clock menu more-arrow no yes

Filed under:

The Essential Winter Shoe Care Guide

New, 1 comment
Illustration by Ariella Elovic for Racked
Illustration by Ariella Elovic for Racked

Racked is no longer publishing. Thank you to everyone who read our work over the years. The archives will remain available here; for new stories, head over to Vox.com, where our staff is covering consumer culture for The Goods by Vox. You can also see what we’re up to by signing up here.


In theory, winter sounds so bucolic: all chalets and hot cocoa and pristine snowfalls enjoyed from the comfort of a favorite reading chair set beside a roaring fire. In reality, it means slushy commutes and runny noses wiped on scarves and gloves (yes, I see you doing that) and general misery. To say nothing of the havoc it wreaks on your shoes, your marvelous shoes!

We should all move to Hawaii. Until the day comes when we do in fact all move to the Aloha State, however, there are a few basics you should know about winter shoe care.

Use Protection

In a perfect world, we would all remember to apply a protective product appropriate for the material of which our winter shoes are made before foul weather begins to hit. Instead, almost everyone forgets to do this until it's too late! I mention that mostly because I often get letters from people who are being awfully hard on themselves for forgetting to protect their shoes and then it makes me feel upset that they're so upset and then everyone is upset over something that's exceedingly common. With that said, remembering to use a protector is a really, really great thing to do.

Leather
There are a lot of leather protectors on the market, so if you have a favorite brand of shoe care products, it's likely that it offers a protector and you can go ahead and get that. Not all protectors are created equally, which is another way of saying read the application instructions provided by the manufacturer of whatever product you do end up using.

If you don't have a favorite brand of shoe care products, go with Good Housekeeping's preferred protector, Liquid Aquaseal.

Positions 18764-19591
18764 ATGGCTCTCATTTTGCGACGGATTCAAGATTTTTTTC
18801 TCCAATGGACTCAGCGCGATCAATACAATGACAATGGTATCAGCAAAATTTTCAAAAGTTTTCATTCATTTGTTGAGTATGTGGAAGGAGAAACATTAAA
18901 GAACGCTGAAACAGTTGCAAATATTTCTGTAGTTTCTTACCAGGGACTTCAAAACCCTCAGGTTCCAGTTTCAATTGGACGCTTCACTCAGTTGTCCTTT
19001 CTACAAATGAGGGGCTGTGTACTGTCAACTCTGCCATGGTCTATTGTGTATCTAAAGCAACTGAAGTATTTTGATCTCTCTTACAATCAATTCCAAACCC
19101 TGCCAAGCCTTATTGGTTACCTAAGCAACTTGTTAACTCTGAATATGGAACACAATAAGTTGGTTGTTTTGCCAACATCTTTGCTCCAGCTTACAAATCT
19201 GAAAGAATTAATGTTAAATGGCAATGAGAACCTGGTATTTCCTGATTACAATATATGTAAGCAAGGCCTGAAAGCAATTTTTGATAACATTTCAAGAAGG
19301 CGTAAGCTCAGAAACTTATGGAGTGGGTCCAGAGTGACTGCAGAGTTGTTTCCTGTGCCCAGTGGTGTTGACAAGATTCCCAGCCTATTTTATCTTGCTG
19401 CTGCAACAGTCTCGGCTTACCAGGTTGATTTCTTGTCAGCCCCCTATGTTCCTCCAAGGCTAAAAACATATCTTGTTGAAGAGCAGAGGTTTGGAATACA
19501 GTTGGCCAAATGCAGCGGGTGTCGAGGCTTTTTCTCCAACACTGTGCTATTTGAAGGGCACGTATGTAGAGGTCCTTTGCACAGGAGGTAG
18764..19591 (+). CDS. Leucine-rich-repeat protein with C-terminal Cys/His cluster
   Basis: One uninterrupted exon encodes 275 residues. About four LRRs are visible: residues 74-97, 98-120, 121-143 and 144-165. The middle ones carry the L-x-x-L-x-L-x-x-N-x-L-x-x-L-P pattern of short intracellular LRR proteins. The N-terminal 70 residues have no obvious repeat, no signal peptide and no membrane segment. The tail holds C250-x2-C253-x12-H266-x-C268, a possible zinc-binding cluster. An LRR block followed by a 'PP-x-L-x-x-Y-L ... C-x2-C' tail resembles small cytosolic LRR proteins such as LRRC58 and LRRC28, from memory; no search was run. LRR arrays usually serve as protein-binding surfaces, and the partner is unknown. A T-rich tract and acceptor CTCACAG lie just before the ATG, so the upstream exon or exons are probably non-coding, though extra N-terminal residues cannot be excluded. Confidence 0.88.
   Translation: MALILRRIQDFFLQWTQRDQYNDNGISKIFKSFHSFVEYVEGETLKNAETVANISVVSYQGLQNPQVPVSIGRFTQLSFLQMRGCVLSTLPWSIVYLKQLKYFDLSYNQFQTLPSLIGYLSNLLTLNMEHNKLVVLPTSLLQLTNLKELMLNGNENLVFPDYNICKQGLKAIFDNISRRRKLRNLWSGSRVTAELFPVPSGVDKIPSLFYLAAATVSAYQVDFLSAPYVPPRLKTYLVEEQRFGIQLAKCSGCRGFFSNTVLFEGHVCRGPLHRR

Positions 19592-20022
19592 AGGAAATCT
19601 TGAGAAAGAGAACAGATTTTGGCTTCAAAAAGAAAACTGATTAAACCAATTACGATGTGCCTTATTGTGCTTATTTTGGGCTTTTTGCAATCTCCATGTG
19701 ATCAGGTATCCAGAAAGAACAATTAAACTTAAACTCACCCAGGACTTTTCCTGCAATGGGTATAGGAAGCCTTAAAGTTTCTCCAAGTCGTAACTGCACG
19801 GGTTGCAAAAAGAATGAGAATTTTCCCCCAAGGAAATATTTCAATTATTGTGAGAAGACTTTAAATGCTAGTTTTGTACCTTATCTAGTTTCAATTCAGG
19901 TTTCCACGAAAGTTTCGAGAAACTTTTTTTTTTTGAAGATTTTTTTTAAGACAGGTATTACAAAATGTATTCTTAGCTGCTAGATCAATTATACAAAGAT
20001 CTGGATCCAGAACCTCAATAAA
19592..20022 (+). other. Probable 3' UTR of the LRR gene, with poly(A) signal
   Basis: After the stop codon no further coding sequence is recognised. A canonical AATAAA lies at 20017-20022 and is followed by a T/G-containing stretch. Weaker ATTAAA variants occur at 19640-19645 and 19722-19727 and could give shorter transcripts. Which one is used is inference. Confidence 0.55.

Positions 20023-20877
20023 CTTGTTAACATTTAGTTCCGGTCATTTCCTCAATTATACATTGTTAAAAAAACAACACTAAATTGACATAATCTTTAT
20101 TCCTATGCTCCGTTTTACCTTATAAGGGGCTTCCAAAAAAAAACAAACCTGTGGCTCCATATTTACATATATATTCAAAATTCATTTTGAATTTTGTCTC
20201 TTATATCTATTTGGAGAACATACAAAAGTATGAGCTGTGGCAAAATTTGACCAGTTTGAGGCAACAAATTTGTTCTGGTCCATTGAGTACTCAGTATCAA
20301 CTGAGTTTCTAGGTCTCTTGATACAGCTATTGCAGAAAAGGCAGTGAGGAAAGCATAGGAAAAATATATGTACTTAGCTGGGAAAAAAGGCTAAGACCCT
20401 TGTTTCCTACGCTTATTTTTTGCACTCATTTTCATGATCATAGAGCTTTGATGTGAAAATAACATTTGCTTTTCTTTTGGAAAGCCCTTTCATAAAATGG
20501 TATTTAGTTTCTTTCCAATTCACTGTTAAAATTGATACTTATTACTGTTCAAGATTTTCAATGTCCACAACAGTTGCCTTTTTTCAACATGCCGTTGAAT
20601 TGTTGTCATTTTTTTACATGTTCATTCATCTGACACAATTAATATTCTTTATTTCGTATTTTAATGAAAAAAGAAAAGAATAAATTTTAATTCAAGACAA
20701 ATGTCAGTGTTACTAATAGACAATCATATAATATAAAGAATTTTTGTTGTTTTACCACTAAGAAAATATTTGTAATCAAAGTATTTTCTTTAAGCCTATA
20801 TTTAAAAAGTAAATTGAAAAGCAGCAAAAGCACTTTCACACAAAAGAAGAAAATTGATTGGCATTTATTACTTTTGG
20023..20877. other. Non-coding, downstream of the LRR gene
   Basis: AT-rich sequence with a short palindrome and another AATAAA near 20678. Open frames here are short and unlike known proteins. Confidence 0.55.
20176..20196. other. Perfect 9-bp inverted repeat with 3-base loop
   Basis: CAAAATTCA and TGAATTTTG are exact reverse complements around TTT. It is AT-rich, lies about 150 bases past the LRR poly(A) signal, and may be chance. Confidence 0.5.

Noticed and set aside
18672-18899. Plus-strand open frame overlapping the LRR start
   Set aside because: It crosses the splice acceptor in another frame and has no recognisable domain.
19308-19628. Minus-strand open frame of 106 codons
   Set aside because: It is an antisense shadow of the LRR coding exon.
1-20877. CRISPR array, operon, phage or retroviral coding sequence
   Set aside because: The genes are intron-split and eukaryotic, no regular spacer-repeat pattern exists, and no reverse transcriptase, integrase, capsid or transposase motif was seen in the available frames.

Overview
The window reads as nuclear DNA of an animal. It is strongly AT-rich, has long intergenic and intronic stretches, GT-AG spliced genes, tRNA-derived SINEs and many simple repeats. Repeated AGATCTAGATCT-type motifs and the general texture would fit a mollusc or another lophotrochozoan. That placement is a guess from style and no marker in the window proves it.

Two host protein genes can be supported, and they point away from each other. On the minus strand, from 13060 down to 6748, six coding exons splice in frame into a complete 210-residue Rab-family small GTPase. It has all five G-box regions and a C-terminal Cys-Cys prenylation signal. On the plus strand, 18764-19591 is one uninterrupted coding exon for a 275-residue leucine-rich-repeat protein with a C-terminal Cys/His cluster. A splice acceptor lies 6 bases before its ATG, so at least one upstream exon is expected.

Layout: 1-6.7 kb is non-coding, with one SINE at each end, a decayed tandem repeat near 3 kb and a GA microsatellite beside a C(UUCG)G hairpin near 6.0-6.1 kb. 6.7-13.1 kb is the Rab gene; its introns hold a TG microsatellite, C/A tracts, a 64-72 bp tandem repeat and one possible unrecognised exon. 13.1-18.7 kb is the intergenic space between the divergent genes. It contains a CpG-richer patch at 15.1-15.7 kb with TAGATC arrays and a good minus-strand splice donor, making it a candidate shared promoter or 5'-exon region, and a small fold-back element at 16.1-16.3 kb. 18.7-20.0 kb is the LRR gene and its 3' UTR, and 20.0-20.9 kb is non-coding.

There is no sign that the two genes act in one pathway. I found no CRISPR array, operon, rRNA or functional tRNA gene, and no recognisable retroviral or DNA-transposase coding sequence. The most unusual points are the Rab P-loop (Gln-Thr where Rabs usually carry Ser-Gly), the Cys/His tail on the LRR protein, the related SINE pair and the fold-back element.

Suede
Anyone who has ever owned anything in suede knows how temperamental it can be, which is why a protective product is so crucial to getting a long life out of your suede goods. The GH-approved product to look out for in this case is McNett ReviveX.

Rubber
You won't need a protectant for your rubber boots, but you should be prepared to clean them from time to time. Hunter offers its own branded cleaning products, which are fine to use, but you could also clean your wellies with plain old warm, soapy water. If white blooming occurs—this is very common and nothing to worry about at all—blooms can be removed with Armor All or olive oil applied with a soft rag and then buffed.

Canvas
Most people probably aren't sporting their Keds in the dead of winter, but in the event that your tennies are year 'round footwear for you, go ahead and apply Scotch-Gard Fabric & Upholstery Protector to them.

When Salt Stains Attack

Road salt stains like the dickens, but is actually very simple to remove from shoes. Try to get to it as soon as possible because salt residue is drying and can easily ruin leather in particular.

Leather
White vinegar will quickly and easily remove salt staining from leather shoes. To use it, simply apply a small amount to a soft cloth or rag and wipe the salt-afflicted areas.

Suede
A suede brush (which is generally sold in a set along with a suede eraser) should be all you need to remove salt stains. Really! Just brush 'em away. More stubborn staining can be tackled with the eraser.

Rubber
Nothing particularly special is required to clean salt off of rubber boots—a small amount of soap and water will do the trick nicely.

Canvas
Just as with rubber boots, canvas shoes can be cleaned with a bit of soap and water or with a laundry stain treatment spray.

What To Do When They Get Soaked (and Stinky)

Whether you get stuck in an unexpected sleet storm or just misjudge the depth of a puddle and find yourself soaked up to the ankle, drenched shoes are an unfortunate hazard during the winter months. And wet shoes can lead to stinky shoes, which is no good for anyone involved.

Balled up newspaper is going to help with both the wet factor and the stink factor. This sounds like a thing that should not work, and yet? It does. Setting a pair (or pairs) of wet shoes near a heat source, or even just near a fan if you're the sort of person who turns a fan on during colder months, will also help. Be mindful about using heat to dry leather though—it can be too drying, which can lead to cracking, and no one wants that. If smells persist after the shoes have dried completely, try an odor neutralizing product like Dr. Scholl's Odor-X spray powder or invest in a set of sneaker balls.

Now that you know all of that, get out there and enjoy some good ol' fashioned snowy fun.